Is it possible to pinpoint the exact date that a painting was created using scientific dating methods?
There is no dating method that can say, "this was painted in 1900,” or “this was painted between 1900 and 1920.” The range is generally much wider.
So when is it useful to perform scientific dating?
If there is a question of whether a painting is 400 years old or 100 years old, we have reason to perform scientific dating.
Carbon-14 dates organic material. For paintings and drawings, this means that we can carbon-date canvas, wood and paper. We can also carbon-date ivory, bone and horn objects. The results are always plus or minus 40 years, which means that there is an 80-year range of accuracy. For example, a piece of canvas carbon-dated to 1900 would have been produced some time between 1860 and 1940.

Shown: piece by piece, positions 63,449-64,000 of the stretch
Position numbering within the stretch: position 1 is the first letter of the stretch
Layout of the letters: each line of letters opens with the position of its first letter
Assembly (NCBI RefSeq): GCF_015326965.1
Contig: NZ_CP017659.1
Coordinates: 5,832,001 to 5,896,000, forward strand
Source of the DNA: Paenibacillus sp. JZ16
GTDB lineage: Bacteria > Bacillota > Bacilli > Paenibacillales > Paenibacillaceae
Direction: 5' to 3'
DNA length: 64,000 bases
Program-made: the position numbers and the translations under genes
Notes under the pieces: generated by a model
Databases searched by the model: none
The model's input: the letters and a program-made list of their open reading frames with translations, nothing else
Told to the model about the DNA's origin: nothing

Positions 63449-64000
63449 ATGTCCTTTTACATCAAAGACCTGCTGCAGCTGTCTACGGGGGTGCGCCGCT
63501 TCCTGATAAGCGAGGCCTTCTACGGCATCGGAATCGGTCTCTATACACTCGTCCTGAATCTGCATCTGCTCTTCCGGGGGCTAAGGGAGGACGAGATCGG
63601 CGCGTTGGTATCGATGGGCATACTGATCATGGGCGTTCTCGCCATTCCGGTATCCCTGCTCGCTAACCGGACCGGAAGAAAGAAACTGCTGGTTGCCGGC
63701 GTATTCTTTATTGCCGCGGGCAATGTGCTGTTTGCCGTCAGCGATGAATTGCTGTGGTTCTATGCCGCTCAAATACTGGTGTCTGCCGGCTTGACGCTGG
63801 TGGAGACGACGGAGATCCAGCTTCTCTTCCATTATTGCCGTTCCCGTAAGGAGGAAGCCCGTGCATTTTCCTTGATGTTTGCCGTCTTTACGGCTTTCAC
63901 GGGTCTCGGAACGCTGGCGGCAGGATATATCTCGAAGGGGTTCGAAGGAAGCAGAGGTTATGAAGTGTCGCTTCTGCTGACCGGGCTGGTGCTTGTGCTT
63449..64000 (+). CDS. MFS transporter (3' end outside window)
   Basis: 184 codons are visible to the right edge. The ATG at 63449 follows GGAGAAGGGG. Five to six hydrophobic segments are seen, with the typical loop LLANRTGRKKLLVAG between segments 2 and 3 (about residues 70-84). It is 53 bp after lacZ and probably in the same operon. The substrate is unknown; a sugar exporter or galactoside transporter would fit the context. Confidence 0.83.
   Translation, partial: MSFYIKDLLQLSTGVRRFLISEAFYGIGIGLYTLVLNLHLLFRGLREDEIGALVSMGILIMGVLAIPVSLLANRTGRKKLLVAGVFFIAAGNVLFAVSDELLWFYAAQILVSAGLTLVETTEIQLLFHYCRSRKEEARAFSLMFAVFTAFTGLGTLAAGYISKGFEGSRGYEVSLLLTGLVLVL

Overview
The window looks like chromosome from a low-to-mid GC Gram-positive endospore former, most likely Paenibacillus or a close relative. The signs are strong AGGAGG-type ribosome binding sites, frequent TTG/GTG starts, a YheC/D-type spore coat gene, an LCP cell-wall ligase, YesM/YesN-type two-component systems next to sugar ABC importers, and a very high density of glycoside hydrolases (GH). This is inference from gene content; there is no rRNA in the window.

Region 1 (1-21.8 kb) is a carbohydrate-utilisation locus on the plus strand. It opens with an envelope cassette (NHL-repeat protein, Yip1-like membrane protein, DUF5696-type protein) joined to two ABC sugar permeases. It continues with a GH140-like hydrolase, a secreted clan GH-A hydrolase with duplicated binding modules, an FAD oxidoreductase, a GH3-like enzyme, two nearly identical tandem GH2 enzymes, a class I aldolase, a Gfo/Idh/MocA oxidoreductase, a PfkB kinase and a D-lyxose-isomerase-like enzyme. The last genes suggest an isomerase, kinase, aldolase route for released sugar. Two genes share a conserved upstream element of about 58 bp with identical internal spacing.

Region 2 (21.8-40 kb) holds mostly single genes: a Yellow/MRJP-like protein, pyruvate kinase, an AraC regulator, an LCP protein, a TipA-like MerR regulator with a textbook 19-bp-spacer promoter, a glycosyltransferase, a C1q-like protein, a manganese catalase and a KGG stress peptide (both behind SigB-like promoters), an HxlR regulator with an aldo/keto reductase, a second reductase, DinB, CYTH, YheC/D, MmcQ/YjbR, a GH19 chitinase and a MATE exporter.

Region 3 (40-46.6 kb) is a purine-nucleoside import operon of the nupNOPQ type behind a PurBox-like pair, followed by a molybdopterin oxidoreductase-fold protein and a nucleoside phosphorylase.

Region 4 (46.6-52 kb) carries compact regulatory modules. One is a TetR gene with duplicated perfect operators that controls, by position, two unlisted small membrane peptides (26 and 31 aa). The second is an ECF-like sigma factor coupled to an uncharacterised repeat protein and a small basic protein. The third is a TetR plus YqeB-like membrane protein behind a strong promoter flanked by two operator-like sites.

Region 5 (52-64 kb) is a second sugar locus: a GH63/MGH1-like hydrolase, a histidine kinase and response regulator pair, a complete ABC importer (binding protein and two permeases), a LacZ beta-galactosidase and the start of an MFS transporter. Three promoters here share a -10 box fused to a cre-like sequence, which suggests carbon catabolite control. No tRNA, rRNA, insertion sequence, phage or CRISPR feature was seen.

Dendrochronology refers to the scientific method of dating wood, using the presence of tree rings. It is the best dating method available for panel paintings. Unfortunately, dendrochronology has many practical limitations. The way that the panels have been cut has a large impact on the ability to see and interpret tree rings.
Thermoluminescence dates ceramics, or clay that has been fired. The dates provided by thermoluminescence are not precise, because of common contamination problems. In the best of cases, the range is 25 percent. Typically, the range is 40 to 50 percent. This means that when thermoluminescence results say that a terracotta sculpture is 400 years old, it is really between 200 and 600 years old.
The date of creation of this Aztec deity was narrowed down to the early 1500s using thermoluminescence
We offer all three methods of scientific dating to our clients. To learn more, contact us
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